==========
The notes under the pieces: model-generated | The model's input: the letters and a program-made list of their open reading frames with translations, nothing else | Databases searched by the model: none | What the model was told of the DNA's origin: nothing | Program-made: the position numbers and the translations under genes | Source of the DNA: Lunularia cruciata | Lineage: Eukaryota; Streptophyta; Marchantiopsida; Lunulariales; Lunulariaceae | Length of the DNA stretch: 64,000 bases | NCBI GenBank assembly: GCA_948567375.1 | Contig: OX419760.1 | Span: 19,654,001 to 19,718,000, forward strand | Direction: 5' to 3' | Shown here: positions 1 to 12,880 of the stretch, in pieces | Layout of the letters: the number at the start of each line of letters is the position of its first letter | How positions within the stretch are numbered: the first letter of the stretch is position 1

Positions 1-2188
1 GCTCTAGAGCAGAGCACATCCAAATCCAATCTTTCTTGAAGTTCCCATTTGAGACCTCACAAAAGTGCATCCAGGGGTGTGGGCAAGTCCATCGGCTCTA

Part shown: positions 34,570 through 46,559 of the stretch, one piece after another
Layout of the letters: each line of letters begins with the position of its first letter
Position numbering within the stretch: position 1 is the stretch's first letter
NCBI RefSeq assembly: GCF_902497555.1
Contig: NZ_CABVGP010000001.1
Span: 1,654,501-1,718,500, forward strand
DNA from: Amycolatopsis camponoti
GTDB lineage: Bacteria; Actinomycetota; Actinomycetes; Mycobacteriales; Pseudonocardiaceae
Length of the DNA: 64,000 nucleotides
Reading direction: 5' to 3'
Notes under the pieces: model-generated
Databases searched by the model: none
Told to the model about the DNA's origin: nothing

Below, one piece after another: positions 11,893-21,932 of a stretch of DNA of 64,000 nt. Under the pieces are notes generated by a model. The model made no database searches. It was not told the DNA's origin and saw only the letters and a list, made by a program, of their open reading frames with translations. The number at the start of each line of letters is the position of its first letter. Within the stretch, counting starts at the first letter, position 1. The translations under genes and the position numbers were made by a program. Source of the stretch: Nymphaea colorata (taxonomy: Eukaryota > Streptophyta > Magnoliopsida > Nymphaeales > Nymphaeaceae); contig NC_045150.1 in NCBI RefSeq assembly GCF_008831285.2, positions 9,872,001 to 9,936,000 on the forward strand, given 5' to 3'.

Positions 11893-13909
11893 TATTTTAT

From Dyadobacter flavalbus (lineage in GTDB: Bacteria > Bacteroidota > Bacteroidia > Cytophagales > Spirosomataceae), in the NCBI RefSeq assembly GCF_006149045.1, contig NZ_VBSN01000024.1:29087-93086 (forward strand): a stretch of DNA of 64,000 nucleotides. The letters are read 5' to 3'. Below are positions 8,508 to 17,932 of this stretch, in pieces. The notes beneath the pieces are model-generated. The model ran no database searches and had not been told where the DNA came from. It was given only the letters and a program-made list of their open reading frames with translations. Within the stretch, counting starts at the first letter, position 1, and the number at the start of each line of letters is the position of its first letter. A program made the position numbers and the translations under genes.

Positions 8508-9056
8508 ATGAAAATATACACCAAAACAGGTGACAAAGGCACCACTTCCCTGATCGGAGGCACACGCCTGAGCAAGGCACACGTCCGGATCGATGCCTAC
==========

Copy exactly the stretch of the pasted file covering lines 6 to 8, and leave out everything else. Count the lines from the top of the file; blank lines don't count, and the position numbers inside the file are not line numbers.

Position numbering within the stretch: position 1 is the stretch's first letter
NCBI RefSeq assembly: GCF_902497555.1
Contig: NZ_CABVGP010000001.1